WASHINGTON — Federal officials from the Departments of Justice and Homeland Security asked lawmakers for expanded authority to address the growing threat of domestic drones during a Senate hearing on Thursday.
Unmanned aircraft systems have become a regular feature of American life over the past decade. As the cost of production decreased, many industries, from food delivery to outdoor recreation, have sought to capitalize on the technology.
The rise of drones has also raised concerns about safety. Congress should give local and state law enforcement power to counter drone threats and expand the existing authority given to federal agencies, which is poised to expire this fall, the officials said.
“Like many advances in technology, drones also bring serious risks to the public when they’re misused,” said Brad Wiegmann, deputy assistant attorney general for DOJ’s National Security Division, told the Senate Homeland Security and Governmental Affairs Committee hearing.
The Federal Aviation Administration estimates that by 2024, about 2.3 million unmanned aircraft systems, including 1.5 million recreational drones and about 800,000 commercial systems, will be registered to fly in U.S. airspace.
Wiegmann said that DOJ has seen an increase in drone usage across a wide spectrum of criminal activities. The drones can be used to smuggle items into prisons, disrupt flights and have the potential to be armed with weapons. Drones equipped with makeshift explosives pose a particular threat to large gatherings of people, he said.
Under its current authority, the FBI conducted 70 counter drone operations at large public events ranging from the Super Bowl to the New Year’s Eve celebration in Times Square, Wiegmann said.
However, demand for counter-drone support outstrips the federal government’s limited resources, he said.
“We need to empower others to help us take on this responsibility,” Wiegmann said, pointing toward the potential capabilities of state and local officials.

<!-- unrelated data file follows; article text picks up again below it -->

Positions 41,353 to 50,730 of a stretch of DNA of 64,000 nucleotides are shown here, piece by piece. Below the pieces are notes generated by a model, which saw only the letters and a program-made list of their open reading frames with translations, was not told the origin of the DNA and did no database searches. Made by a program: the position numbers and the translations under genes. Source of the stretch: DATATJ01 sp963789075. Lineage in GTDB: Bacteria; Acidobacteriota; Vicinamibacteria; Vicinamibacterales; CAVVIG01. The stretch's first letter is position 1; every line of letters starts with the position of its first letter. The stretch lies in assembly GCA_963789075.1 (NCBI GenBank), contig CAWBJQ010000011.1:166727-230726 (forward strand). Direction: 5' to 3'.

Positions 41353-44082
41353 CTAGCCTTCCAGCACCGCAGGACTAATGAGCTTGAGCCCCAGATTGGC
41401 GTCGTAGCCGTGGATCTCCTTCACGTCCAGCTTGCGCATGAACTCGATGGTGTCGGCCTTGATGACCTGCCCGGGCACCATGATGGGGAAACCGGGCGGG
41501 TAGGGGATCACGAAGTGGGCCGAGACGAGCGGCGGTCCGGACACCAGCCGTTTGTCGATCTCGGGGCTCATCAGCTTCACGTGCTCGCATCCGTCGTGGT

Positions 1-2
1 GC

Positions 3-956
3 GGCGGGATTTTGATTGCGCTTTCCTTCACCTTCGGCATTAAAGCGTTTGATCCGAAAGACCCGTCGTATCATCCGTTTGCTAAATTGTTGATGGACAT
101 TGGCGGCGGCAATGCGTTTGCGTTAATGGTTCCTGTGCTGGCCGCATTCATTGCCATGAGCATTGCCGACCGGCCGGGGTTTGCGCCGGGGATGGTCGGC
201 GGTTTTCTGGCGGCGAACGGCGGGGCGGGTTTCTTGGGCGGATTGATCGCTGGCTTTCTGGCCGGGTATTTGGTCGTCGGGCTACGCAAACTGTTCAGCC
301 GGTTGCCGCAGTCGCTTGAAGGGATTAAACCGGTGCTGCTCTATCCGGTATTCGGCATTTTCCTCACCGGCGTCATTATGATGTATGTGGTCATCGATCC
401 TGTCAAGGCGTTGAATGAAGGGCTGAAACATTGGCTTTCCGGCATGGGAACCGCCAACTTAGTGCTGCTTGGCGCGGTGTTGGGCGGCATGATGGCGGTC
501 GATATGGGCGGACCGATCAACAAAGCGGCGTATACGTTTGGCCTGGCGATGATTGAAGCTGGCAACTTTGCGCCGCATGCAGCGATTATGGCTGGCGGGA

Wiegmann said he supports a pilot program that would enable a number of state and local law enforcement entities each year to engage in drone detection and mitigation activities. The program would enable more gatherings, including large-scale sporting events, to be protected through counter-drone technology.
Acting DHS Assistant Secretary for Counterterrorism and Threat Prevention Samantha Vinograd said that the existing power provided to federal agencies contains gaps that need to be closed as Congress moves to reauthorize the authorities given to federal law enforcement officials.
For example, although the Transportation Security Administration is tasked with airport security, it lacks authority to proactively protect transportation infrastructure from drone threats, she said.
Can TSA mitigate cases of drones near airports?
The increase of domestic drones poses a specific hurdle for airports, which need to keep track of everything in nearby air space to avoid collisions with planes. In 2019, air traffic at Newark Liberty International Airport in New Jersey was temporarily halted after a drone sighting in nearby air space.
Vinograd asked lawmakers to expand TSA’s power to mitigate drones when they’re detected in nearby skies. The extension would not only protect human life but also minimize the economic impact on airports forced to shut down due to drone sightings, she said.
In April, the White House released a whole-of-government plan to address domestic drone threats. The plan seeks to expand where the government can protect against drone activity, who is authorized to take action and how it can be accomplished lawfully.
As part of the plan, the Biden administration called on Congress to close many of the gaps highlighted by Vinograd and Wiegmann during the Thursday hearing.
Democratic Sen. Gary Peters of Michigan, chair of the committee, said he plans to introduce bipartisan legislation in the coming weeks to reauthorize and strengthen counter-drone authorities.
Catherine Buchaniec is a reporter at C4ISRNET, where she covers artificial intelligence, cyber warfare and uncrewed technologies.